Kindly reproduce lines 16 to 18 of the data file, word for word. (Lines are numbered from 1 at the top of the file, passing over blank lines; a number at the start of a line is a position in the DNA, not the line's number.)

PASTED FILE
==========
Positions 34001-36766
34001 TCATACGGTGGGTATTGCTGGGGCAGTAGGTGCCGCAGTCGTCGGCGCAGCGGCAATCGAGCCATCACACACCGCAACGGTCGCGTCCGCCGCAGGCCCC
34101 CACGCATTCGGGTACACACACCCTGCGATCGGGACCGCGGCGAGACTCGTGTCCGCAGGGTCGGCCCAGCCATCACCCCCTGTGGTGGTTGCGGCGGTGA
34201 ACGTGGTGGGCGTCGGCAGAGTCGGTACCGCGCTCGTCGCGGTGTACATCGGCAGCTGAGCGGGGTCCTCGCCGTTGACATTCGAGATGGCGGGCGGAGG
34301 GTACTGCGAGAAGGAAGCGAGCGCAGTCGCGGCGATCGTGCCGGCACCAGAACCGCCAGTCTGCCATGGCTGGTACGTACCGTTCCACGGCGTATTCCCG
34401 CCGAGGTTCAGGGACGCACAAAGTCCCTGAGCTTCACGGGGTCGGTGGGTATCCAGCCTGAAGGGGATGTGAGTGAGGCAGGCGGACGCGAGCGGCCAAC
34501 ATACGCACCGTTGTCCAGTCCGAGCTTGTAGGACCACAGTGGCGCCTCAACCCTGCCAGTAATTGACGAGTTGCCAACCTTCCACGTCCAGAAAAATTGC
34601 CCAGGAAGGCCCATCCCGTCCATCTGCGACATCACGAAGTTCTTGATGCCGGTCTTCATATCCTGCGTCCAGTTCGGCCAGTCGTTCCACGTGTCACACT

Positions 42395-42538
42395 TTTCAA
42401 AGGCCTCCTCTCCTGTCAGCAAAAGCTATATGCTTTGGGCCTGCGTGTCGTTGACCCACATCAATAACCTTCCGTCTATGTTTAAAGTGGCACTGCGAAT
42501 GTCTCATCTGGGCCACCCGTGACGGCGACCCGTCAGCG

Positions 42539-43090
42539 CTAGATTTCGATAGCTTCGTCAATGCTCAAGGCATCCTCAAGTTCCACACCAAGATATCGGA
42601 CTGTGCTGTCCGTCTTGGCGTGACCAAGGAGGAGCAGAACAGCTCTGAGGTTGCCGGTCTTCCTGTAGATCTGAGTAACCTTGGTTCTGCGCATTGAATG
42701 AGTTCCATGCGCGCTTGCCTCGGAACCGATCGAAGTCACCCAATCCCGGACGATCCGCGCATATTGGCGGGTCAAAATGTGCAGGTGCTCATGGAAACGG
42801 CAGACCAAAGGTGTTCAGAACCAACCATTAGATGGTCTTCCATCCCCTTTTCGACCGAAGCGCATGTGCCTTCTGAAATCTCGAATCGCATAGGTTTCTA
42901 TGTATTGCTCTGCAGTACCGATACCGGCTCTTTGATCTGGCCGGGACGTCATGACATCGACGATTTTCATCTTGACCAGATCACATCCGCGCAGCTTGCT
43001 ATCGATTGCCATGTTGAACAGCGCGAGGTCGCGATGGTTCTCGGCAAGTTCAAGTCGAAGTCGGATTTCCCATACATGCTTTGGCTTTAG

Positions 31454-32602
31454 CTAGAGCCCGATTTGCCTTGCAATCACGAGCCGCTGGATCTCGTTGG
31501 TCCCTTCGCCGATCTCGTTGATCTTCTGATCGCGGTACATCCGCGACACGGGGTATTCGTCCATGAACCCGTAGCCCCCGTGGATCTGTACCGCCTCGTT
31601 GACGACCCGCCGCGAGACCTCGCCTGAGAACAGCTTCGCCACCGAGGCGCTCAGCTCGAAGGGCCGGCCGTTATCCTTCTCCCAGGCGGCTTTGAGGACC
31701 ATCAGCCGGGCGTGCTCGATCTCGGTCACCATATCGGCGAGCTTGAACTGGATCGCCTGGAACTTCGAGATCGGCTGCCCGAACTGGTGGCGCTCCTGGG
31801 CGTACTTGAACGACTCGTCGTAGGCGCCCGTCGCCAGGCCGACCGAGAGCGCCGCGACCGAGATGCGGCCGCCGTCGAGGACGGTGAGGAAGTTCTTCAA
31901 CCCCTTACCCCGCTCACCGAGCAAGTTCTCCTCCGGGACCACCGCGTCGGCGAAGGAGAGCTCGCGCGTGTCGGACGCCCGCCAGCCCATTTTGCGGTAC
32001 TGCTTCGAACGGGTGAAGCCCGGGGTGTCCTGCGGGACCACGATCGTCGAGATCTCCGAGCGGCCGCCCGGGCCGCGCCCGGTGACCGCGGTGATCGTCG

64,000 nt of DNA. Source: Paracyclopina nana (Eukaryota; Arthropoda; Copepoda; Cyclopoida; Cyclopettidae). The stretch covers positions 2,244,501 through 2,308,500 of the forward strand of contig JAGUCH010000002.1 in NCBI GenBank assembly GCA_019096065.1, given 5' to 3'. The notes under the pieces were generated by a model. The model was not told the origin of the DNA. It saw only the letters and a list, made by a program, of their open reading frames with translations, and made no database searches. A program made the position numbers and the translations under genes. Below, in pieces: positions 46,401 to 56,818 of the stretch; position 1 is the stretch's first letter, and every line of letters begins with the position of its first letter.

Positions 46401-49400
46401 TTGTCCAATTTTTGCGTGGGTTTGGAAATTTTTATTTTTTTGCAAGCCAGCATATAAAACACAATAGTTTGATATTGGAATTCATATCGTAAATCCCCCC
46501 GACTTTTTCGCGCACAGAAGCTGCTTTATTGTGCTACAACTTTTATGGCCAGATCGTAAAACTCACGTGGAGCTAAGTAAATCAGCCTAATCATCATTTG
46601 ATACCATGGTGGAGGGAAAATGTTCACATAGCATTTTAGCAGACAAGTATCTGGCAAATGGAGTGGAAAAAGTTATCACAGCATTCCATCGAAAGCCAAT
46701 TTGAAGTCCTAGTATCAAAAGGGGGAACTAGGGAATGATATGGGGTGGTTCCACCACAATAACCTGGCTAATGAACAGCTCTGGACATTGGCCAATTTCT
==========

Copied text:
42701 AGTTCCATGCGCGCTTGCCTCGGAACCGATCGAAGTCACCCAATCCCGGACGATCCGCGCATATTGGCGGGTCAAAATGTGCAGGTGCTCATGGAAACGG
42801 CAGACCAAAGGTGTTCAGAACCAACCATTAGATGGTCTTCCATCCCCTTTTCGACCGAAGCGCATGTGCCTTCTGAAATCTCGAATCGCATAGGTTTCTA
42901 TGTATTGCTCTGCAGTACCGATACCGGCTCTTTGATCTGGCCGGGACGTCATGACATCGACGATTTTCATCTTGACCAGATCACATCCGCGCAGCTTGCT